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13% of parents or grandparents planning to open a junior Isa

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01/06/2012
Figures reveal the nation's children stand to benefit from a potential Junior Isa nest egg of £3.7 billion, with each parent or grandparent planning to contribute an average of £1,017 this coming tax year.

One in eight (13%) parents or grandparents plan to pay into a Junior Isa this tax year, according to ethical bank Triodos.

The figures reveal the nation’s children stand to benefit from a potential Junior Isa nest egg of £3.7 billion, with each parent or grandparent planning to contribute an average of £1,017 this coming tax year.

Triodos Bank is urging parents and grandparents planning to start up a nest egg for their children or grandchildren to consider how they might pass on ethical as well as savings habits.

The bank only lends its savers’ money to people and organisations who are working to make a positive impact on society and the environment, such as Jamie’s Farm. This family-run project acts as a catalyst for disadvantaged, mainly urban children to make positive changes, by providing a unique combination of family, farming and therapy.

Via the website www.knowwhereyourmoneygoes.co.uk, or even by visiting in person, children and grandchildren can be taken see the projects their nest eggs are helping fund, such as the solar electricity installation at Glastonbury’s Worthy Farm, Hugh Fearnley-Whittingstall’s River Cottage, green power company Ecotricity and more than 800 other sustainable enterprises.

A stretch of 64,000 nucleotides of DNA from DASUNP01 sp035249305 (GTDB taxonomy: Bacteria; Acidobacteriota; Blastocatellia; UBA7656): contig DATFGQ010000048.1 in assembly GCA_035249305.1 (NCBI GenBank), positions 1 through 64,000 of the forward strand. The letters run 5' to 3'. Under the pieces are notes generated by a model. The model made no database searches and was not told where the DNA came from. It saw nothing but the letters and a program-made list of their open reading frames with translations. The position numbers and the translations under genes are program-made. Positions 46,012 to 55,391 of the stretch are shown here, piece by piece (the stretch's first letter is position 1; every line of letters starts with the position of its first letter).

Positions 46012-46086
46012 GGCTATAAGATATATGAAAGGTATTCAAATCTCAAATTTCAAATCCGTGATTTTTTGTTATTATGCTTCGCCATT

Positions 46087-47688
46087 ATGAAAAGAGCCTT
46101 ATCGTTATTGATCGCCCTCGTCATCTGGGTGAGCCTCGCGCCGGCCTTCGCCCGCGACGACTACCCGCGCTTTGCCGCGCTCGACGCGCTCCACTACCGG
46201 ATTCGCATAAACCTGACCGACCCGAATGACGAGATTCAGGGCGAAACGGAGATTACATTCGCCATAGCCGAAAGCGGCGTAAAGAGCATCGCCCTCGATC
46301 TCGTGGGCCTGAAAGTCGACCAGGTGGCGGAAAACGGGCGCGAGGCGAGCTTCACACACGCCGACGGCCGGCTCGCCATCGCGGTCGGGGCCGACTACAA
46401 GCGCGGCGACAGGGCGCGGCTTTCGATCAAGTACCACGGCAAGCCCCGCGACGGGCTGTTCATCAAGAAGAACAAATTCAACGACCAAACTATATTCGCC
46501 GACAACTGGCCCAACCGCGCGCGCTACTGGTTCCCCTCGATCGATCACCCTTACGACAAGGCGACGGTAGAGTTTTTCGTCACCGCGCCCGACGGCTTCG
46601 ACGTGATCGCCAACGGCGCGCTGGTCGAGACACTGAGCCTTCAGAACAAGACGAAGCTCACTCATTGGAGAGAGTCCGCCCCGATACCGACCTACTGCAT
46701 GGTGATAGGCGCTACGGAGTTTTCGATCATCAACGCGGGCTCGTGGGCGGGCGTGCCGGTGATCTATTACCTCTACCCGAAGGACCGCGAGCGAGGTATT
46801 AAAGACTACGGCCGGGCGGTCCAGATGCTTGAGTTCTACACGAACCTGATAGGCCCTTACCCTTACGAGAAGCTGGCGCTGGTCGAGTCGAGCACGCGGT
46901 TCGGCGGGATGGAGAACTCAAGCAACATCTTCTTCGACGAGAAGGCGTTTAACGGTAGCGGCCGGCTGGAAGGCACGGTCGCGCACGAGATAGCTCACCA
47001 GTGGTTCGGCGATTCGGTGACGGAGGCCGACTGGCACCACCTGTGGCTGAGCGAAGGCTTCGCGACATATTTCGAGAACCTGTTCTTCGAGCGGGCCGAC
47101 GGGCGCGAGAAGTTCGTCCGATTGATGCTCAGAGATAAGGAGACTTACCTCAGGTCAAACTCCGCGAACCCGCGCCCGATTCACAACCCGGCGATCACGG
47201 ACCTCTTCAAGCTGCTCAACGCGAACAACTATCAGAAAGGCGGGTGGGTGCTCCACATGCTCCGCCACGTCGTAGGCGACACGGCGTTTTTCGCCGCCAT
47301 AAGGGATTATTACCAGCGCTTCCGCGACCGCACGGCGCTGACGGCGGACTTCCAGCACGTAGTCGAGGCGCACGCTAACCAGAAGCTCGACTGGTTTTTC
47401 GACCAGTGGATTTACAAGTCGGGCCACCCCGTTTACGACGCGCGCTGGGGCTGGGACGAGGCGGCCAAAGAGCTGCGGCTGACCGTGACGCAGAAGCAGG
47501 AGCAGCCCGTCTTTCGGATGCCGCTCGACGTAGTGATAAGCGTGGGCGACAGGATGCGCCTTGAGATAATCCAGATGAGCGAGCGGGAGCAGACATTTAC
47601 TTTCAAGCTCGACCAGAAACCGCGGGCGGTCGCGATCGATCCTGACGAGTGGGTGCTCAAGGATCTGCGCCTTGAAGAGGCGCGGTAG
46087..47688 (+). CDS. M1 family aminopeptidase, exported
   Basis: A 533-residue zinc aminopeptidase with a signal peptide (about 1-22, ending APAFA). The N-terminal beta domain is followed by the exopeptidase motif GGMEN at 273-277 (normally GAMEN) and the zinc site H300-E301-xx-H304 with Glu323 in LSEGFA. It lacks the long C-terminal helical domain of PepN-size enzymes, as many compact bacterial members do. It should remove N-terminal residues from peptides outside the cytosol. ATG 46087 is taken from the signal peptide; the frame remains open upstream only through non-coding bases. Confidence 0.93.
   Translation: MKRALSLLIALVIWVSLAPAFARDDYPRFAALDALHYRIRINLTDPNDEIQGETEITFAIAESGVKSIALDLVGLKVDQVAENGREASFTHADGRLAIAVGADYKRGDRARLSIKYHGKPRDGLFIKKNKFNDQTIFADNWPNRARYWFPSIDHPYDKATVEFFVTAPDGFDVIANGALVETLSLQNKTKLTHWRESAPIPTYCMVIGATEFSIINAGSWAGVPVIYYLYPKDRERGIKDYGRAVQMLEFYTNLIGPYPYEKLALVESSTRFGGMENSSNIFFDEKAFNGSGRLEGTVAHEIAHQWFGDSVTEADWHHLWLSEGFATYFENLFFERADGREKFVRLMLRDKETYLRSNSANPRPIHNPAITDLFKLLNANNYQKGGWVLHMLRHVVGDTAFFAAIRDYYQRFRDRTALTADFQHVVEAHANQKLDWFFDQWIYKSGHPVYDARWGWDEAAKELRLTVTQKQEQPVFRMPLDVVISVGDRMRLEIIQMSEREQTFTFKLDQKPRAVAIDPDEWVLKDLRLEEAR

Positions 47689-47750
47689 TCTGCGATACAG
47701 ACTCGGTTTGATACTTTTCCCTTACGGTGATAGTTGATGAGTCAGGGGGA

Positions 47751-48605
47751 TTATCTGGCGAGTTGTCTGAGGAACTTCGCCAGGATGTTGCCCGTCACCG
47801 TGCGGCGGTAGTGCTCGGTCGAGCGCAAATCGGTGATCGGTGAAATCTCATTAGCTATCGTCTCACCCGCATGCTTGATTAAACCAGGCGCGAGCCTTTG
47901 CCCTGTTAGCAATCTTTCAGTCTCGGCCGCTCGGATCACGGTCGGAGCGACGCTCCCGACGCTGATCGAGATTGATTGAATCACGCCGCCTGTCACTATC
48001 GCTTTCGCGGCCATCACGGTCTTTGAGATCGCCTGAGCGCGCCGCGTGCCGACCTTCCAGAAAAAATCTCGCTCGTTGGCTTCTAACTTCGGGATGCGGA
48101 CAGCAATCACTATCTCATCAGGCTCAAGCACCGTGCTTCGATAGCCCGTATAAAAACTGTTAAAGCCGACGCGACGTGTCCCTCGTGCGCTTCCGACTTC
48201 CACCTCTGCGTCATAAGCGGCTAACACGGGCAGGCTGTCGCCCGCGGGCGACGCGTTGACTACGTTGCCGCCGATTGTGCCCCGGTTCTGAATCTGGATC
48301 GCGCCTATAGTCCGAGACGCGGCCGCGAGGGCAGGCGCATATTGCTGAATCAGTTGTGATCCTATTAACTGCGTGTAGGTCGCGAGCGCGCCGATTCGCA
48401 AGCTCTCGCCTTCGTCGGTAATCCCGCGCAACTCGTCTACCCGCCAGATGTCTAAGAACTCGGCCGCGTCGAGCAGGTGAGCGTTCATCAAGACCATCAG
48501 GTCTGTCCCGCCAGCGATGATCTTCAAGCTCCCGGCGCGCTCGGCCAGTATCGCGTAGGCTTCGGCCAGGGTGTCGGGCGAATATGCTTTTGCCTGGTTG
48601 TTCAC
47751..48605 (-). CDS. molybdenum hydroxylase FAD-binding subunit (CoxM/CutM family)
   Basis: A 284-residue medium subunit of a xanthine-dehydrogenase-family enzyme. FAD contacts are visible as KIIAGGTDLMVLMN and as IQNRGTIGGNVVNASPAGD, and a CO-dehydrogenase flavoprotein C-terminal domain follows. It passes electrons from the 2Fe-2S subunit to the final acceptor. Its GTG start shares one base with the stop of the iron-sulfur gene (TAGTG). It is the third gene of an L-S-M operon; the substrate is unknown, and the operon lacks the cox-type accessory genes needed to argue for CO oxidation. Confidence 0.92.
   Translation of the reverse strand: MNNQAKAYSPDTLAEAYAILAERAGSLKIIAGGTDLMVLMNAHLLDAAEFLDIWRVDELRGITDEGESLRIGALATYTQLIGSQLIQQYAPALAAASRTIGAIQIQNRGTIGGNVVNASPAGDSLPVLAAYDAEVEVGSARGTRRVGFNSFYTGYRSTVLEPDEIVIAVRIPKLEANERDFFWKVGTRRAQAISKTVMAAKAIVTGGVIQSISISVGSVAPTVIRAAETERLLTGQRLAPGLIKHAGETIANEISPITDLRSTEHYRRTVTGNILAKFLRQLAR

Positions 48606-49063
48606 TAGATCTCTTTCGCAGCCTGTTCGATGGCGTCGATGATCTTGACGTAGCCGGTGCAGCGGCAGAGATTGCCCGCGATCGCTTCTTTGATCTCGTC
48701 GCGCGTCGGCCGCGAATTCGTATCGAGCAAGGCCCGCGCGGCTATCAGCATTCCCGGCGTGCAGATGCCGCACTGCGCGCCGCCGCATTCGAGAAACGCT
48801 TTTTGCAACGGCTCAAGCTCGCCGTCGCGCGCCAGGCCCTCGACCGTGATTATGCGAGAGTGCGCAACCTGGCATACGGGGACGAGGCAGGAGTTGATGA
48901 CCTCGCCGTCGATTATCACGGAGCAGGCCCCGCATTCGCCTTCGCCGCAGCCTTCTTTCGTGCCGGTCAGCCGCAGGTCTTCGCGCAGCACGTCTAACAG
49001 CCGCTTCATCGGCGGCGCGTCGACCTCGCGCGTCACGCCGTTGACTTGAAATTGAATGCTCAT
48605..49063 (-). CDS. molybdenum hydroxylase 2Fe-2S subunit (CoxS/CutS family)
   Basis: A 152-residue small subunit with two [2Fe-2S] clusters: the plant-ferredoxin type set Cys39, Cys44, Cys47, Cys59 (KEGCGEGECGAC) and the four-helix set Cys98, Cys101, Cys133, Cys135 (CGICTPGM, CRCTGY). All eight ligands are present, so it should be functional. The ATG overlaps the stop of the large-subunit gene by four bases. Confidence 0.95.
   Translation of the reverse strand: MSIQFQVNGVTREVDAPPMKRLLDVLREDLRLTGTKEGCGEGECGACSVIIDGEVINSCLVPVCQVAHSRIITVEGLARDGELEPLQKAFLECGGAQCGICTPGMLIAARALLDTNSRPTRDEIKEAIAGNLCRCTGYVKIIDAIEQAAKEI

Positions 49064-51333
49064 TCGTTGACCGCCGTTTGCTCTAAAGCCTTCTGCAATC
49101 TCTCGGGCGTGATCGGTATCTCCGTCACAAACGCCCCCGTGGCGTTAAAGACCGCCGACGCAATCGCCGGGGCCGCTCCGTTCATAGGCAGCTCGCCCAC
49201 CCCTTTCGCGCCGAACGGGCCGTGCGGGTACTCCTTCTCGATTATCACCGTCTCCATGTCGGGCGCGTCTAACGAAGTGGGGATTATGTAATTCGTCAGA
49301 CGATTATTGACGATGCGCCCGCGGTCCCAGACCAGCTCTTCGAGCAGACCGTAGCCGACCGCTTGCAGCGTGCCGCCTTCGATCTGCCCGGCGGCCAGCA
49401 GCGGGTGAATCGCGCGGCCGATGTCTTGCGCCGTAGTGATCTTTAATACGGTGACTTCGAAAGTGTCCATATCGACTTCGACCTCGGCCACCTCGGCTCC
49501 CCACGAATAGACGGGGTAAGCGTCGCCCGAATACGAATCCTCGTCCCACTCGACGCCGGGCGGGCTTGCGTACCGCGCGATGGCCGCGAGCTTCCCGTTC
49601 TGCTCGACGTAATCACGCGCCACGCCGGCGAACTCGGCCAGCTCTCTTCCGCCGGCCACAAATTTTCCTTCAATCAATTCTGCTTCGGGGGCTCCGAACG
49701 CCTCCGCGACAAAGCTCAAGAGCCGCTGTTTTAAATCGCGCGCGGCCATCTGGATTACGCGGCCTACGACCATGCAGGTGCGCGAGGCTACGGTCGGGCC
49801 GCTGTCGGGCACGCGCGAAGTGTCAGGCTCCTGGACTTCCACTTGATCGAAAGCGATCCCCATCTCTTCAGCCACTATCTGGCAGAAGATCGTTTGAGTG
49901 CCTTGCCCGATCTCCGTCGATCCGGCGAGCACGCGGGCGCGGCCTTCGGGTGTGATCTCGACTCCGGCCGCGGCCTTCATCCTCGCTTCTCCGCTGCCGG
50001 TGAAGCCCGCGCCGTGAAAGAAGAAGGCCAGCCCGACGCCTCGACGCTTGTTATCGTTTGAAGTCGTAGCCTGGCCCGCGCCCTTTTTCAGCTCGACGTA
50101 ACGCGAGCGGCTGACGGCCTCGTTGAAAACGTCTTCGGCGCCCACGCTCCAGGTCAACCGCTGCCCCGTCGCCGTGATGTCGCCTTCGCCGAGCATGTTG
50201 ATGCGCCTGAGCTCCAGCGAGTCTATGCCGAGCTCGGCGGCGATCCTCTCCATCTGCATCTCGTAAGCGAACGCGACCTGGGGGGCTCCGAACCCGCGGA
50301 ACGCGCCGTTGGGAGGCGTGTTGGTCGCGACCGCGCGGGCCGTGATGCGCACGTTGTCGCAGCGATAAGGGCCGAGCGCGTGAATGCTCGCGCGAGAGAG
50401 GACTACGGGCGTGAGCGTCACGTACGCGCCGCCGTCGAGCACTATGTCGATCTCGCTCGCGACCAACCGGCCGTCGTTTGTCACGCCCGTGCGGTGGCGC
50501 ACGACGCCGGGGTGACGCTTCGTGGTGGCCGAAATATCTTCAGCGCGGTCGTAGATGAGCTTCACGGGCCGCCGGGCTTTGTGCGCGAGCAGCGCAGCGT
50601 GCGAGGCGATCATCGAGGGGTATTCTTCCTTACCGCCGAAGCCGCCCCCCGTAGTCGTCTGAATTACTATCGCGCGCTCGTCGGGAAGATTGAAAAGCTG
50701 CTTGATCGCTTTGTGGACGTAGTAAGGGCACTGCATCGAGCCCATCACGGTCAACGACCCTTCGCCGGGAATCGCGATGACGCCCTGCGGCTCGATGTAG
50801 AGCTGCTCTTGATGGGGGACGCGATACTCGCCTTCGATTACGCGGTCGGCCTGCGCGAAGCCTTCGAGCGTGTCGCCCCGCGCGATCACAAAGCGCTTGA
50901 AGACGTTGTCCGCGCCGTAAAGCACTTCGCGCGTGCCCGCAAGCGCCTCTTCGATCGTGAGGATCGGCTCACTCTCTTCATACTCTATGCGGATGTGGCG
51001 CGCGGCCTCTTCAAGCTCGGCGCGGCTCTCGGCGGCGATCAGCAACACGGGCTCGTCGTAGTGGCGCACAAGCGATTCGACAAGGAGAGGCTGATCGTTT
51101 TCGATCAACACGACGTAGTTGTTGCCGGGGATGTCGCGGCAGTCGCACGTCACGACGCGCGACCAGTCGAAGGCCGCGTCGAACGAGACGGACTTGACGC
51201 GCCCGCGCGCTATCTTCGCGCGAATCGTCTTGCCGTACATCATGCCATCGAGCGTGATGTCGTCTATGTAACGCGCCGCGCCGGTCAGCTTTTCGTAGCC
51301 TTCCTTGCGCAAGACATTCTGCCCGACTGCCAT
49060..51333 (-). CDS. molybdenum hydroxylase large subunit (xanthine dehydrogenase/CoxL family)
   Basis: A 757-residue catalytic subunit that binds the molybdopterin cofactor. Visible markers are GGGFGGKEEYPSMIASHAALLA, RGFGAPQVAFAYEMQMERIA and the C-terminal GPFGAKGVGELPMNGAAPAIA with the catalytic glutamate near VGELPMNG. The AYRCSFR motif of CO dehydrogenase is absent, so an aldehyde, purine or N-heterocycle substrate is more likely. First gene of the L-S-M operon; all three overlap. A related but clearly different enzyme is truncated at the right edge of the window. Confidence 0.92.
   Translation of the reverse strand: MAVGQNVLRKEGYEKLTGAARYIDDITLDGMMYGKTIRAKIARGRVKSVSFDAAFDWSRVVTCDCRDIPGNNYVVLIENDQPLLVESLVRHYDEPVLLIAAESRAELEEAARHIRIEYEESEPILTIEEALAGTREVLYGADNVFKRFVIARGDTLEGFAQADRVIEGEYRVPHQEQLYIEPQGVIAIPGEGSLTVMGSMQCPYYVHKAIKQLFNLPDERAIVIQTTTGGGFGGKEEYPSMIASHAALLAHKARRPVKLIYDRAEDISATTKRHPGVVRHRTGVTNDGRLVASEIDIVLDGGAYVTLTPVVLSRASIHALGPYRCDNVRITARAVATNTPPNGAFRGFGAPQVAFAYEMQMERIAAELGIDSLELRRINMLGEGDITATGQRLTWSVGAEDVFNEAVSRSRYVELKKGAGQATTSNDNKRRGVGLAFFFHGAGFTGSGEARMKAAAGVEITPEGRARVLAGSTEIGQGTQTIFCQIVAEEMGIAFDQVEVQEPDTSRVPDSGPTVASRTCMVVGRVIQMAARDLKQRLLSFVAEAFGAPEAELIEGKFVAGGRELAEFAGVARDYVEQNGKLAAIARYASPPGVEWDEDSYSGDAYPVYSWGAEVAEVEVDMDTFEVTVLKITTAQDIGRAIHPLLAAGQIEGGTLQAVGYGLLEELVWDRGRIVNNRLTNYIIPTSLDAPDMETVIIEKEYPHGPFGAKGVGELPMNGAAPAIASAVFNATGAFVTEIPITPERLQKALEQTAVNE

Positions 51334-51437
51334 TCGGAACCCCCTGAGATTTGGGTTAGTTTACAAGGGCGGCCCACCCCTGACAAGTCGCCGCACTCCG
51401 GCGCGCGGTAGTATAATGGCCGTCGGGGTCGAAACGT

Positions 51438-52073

Huw Davies, head of personal banking at Triodos Bank, said: “We are very proud to offer the UK’s first ethical Junior Cash Isa, and to give parents and grandparents the option of saving ethically for the next generation. More and more savers are beginning to question their bank’s ethics and how money is used when on deposit. With a new Junior cash Isa ethical saving option there is no better time to act on their concerns. We believe parents should encourage children to save for the future and also educate them about how their savings can be used to bring positive change to the world in which they’ll grow up.”

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